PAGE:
Retiring Yale President A. Bartlett Giamatti, a baseball outsider whose only connection with the game was rooting for the Boston Red Sox, yesterday was named 12th president of the National League.

Giamatti, who will become the third man to lead the league in the last 35 years, succeeds Chub Feeney. Feeney, 64, announced last year he would step down Dec. 31 after 17 years in office.

"I have been a lover of baseball for as long as I can remember," said Giamatti, 48, who was a literature professor before he become Yale president in 1978. "I have always found it the most satisfying and fulfilling game outside of literature."

Giamatti has no previous involvement with organized professional sports, but the Boston native has been a lifelong fan of the Red Sox. He has written sports stories and once said he would like nothing better than to become a league president.

The league owners unanimously approved Giamatti's appointment at a private meeting Monday. He signed a five-year contract for an undisclosed sum.


Nancy Lieberman, former star of two defunct women's professional basketball leagues, became the first female known to play in a men's professional league, appearing for three minutes in a U.S. Basketball League game in Springfield, Mass.

Lieberman, 27, a 5-foot-10 guard for the Springfield Fame, recorded the historic feat with 3:40 to play in the second quarter of a game against the Staten Island Stallions.

"I'm glad it's over," said Lieberman, who did not attempt any shots and did not score. ". . . It was in my mind that it was history and I think it finally got to me." . . .

About 250,000 fans, many wearing green Boston Celtics caps, shirts and buttons, crammed into Boston's City Hall Plaza to salute the champions of the National Basketball Association.

The Celtics beat the Houston Rockets, 114-97, Sunday to win the championship series, 4-2, and take the league championship a 16th time.


Wayne Gretzky of the Edmonton Oilers, who broke his own records for assists and points last season, has been named winner of the Hart Memorial Trophy as the National Hockey League's most valuable player an unprecedented seventh time.

Rangers goalie John Vanbiesbrouck won the Vezina Trophy as the best goaltender, the first time a Ranger has won the Vezina since Eddie Giacomin and Gilles Villemeure shared it for New York in 1971.

Other winners: Troy Murray of the Chicago Blackhawks, Frank J. Selke Trophy as best defensive forward; defenseman Gary Suter of the Calgary Flames, Calder Memorial Trophy as best rookie; defenseman Paul Coffey of the Oilers, James Norris Memorial Trophy as top defenseman; Mike Bossy of the New York Islanders, Lady Byng Memorial Trophy for ability combined with sportsmanship.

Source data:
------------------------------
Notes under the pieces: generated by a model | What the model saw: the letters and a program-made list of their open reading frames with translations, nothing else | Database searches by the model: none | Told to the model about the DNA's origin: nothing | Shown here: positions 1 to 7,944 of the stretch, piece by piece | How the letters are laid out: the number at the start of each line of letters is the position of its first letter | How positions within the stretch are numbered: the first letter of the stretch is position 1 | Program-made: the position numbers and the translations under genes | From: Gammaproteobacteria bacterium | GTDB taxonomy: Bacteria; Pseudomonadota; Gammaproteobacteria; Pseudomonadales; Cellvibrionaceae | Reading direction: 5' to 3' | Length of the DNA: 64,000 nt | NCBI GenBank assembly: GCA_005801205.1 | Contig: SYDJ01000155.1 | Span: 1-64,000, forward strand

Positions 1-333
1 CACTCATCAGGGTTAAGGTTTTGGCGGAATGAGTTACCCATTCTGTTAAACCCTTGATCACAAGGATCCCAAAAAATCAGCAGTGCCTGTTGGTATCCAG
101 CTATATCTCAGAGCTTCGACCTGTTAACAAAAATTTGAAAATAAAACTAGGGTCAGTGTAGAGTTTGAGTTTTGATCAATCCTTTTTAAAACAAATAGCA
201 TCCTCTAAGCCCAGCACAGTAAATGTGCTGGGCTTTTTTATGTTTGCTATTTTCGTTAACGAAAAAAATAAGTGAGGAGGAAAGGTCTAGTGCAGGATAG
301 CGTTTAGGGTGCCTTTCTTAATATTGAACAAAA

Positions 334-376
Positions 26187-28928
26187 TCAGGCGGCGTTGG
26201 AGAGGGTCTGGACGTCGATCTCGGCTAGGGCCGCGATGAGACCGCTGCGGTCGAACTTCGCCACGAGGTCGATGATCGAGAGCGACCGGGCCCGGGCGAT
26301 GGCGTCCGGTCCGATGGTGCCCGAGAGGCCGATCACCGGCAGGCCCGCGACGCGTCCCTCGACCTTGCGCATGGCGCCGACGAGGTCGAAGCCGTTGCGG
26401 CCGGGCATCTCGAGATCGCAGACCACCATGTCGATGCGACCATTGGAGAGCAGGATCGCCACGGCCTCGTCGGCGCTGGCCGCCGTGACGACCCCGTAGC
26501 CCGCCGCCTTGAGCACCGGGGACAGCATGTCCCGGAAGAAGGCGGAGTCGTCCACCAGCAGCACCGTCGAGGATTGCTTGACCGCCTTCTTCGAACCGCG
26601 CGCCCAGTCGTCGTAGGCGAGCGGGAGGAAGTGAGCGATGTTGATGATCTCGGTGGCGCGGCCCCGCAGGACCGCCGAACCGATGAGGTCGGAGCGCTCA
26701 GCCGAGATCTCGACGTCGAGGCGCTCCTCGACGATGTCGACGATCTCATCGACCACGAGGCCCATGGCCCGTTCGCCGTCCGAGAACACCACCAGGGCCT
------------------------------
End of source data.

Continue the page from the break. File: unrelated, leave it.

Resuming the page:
Glen Sather of the Oilers was selected Coach of the Year in a vote by members of the NHL Broadcasters' Association. . . .

In other NHL news, the National Hockey League Players Association reached agreement with executive director Alan Eagleson on a five-year contract. . . . The league announced that the Soviet national team will oppose the NHL's all-stars in a pair of games next February. The two-game series in Quebec City between the Soviets and the NHL all-stars will replace the NHL's Wales versus Campbell conference format of previous years.


Former Tulane University basketball star John (Hot Rod) Williams said he got $400 after one game that was allegedly fixed and $1,500 after another, but didn't know where the money came from and didn't shave any points to earn it.

The details were revealed Tuesday in a videotaped statement that Williams gave to the district attorney's office on March 26, 1985, the night he was arrested on sports bribery charges. The tape, played publicly for the first time in Williams' trial in state court, ran for about 20 minutes.

Williams is on trial on charges he helped shave points against Southern Mississippi on Feb. 2, 1985 and Memphis State on Feb. 20. His first trial ended in a mistrial last August.


Top seed Jimmy Connors, returning after a 10-week suspension, defeated Michiel Schapers, of the Netherlands, 6-1, 6-1, in the first round of the $237,400 Queens Club's grass court tournament in London.

Connors was banned for 10 weeks and fined $25,000 for walking off the court during a match with Ivan Lendl in Florida in February.

Defending champion Boris Becker, routed Ken Flach, of the United States, 6-2, 6-2.


Ken (Hawk) Harrelson, continuing his reshuffling of the Chicago White Sox front office, has named former major league catcher Tom Haller to the job of general manager.

Haller, 48, had been managing the White Sox' Class AA affiliate in Birmingham. He previously was executive vice president of the San Francisco Giants.

Haller said he and Harrelson, who is vice president in charge of baseball operations, will be working together.

Harrelson, who last Thursday fired his chief assistant, Dave Dombrowski, because of a difference in "baseball philosophy," said, "Tommy is a solid baseball man. We will work together. I was becoming desk-locked."


The U.S. Open field underwent its first alteration with the withdrawal of Tony Sills, a four-year touring pro from Los Angeles. Sills was forced to withdraw from the tournament in Southampton, N.Y., because of illness in his family. He was replaced in the field by Jim Albus.


Conflicting signs of progress appeared after the first day of talks in Lausanne, Switzerland, in the latest effort to resolve the dispute between North Korea and South Korea over where events of the 1988 Games will take place.

When asked how the day-long series of separate talks between International Olympic Committee officials and delegations from the two sides had gone, Chung Guk Chin, vice president of the North Korean Olympic Committee, said: "No progress."

Another member of the delegation, asked the same question, spread his thumb and index finger wide apart, then brought them slightly closer together.